The NFL’s best inside linebackers

Inside linebackers don't gain the notoriety of their predecessors, nor do they make as much money as elite edge rushers, but they still have a massive impact. Here’s a look at the NFL’s best at the position. 
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Gone are the glory days of the middle linebacker. The visages of dominant defenses past—”Wildman” Ray Nitschke, “Count Dracula in Cleats” Jack Lambert, “Samurai” Mike Singletary—and more recent monsters of the middle like Patrick Willis and Ray Lewis have been made obsolete. In their stead stand nimbler men ready to take on today’s pass-happy offenses. Flipping hips are now more valuable than lowering shoulders. Versatility has replaced viciousness on the scouting reports of today’s greats, and as a result, playing middle linebacker has lost its luster.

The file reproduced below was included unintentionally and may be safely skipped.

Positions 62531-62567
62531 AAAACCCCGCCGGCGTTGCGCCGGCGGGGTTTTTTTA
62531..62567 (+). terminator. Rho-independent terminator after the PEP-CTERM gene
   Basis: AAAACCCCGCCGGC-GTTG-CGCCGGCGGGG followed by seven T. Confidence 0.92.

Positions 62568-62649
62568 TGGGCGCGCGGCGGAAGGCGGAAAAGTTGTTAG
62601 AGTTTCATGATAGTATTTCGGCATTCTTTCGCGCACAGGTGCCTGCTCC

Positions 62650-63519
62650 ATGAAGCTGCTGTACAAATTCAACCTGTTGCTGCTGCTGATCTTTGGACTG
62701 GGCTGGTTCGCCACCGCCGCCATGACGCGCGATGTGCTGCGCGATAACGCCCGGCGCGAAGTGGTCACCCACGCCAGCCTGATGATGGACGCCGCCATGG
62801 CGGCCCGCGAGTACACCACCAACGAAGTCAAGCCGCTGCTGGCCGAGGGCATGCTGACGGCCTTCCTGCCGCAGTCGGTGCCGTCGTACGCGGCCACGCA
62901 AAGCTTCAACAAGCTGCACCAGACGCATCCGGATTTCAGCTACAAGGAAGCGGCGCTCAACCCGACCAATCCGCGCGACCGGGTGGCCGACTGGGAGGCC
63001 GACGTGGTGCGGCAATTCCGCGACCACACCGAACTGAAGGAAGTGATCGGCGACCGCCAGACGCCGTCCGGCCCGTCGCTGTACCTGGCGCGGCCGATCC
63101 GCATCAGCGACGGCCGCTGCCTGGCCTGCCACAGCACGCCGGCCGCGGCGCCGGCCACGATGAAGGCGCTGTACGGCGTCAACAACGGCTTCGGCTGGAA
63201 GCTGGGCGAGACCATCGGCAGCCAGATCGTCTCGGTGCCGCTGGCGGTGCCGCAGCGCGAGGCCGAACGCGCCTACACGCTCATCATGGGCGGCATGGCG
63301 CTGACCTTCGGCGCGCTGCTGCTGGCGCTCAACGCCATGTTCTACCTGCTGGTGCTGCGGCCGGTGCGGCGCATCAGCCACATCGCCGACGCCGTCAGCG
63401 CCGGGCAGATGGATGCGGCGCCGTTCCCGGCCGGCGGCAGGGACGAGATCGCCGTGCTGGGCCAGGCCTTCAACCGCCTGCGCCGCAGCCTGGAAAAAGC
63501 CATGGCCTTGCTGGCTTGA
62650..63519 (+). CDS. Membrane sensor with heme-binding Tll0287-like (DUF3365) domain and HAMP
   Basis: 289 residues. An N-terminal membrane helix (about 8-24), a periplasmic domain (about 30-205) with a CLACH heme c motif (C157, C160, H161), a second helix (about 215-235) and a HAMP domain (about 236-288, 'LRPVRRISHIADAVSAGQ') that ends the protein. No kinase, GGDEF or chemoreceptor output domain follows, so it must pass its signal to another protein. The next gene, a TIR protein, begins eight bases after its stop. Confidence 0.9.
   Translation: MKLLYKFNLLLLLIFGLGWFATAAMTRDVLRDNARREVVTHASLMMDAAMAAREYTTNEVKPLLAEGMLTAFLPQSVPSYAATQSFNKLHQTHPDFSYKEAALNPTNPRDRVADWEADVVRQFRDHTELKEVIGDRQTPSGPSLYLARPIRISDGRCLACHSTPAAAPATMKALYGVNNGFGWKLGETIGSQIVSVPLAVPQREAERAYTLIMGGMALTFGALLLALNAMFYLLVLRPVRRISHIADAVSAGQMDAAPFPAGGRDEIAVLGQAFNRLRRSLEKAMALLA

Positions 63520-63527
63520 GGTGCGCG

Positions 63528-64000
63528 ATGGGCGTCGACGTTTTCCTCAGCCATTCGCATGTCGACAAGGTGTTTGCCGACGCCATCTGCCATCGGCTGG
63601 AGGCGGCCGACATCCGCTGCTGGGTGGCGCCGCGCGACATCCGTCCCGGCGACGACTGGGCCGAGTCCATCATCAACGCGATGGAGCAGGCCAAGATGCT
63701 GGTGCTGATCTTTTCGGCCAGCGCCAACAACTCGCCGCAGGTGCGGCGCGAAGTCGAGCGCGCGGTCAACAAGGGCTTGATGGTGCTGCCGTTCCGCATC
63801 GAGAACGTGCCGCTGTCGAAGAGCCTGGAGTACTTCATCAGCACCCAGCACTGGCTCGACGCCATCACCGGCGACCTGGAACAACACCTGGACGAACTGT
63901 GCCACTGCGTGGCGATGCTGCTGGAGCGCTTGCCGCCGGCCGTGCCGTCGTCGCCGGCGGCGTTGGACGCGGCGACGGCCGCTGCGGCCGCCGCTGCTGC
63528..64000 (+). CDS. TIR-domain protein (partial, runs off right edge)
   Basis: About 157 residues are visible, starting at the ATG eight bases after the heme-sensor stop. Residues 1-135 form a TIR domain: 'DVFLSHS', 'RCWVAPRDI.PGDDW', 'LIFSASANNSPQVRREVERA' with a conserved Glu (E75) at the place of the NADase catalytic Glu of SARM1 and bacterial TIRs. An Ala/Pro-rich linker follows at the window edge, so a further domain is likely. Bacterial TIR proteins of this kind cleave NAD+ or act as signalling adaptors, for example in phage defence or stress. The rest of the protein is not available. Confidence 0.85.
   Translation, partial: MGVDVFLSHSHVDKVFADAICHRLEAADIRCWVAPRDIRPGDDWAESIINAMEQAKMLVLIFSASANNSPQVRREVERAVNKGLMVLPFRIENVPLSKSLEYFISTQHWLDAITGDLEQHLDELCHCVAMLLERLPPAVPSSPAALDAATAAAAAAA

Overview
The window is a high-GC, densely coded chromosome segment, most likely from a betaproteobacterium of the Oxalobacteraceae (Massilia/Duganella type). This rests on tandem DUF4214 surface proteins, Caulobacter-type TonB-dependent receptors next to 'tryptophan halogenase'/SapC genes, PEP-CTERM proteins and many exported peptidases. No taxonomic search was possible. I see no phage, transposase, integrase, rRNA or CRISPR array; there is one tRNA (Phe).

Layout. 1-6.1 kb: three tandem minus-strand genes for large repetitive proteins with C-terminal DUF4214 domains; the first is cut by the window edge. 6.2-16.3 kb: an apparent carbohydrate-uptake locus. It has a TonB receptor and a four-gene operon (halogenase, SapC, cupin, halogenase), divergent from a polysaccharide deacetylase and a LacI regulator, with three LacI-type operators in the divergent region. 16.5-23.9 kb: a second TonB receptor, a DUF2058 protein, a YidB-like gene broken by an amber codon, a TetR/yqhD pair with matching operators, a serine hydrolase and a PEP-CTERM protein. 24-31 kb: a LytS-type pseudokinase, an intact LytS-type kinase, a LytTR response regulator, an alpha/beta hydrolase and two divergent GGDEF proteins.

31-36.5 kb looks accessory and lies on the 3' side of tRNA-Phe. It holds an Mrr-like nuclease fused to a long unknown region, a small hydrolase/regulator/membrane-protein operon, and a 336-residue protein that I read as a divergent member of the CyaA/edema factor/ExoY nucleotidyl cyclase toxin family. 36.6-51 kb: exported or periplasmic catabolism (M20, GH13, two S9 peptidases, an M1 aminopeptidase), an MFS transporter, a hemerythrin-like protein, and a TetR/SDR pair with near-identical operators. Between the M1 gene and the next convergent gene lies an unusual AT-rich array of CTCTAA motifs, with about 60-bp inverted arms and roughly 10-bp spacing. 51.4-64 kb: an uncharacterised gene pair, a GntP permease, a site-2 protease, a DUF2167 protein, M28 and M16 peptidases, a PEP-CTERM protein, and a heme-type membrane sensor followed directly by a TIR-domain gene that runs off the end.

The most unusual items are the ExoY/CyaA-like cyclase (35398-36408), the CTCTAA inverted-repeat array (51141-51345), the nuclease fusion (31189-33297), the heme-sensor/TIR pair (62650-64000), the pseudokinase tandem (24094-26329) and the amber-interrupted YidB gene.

Three of the best at the position entered free agency this off-season and exited with average salaries around $6 million a year, which is less than half of what elite edge rushers pull in for taking down opposing quarterbacks. But even if today’s MIKEs don’t gain the notoriety of their predecessors or lose as many teeth, they still have a massive impact. The best in the NFL can cover the seam, track down screens, and still dominate at the point of attack.

Just missed the cut
Brandon Marshall, Broncos: The Broncos’ brass made it quite clear who they thought their best inside linebacker was last year by re-signing Marshall for more money than Danny Trevathan got in Chicago.

Next big thing
Eric Kendricks, Vikings: Last year, Kendricks became the first Viking since 1961 to lead his team in tackles as a rookie, drawing comparisons to Bobby Wagner. It’s still very early in his career, but if Mike Zimmer can rein his young stud in a bit, the six-foot ballhawk has Hall of Fame potential.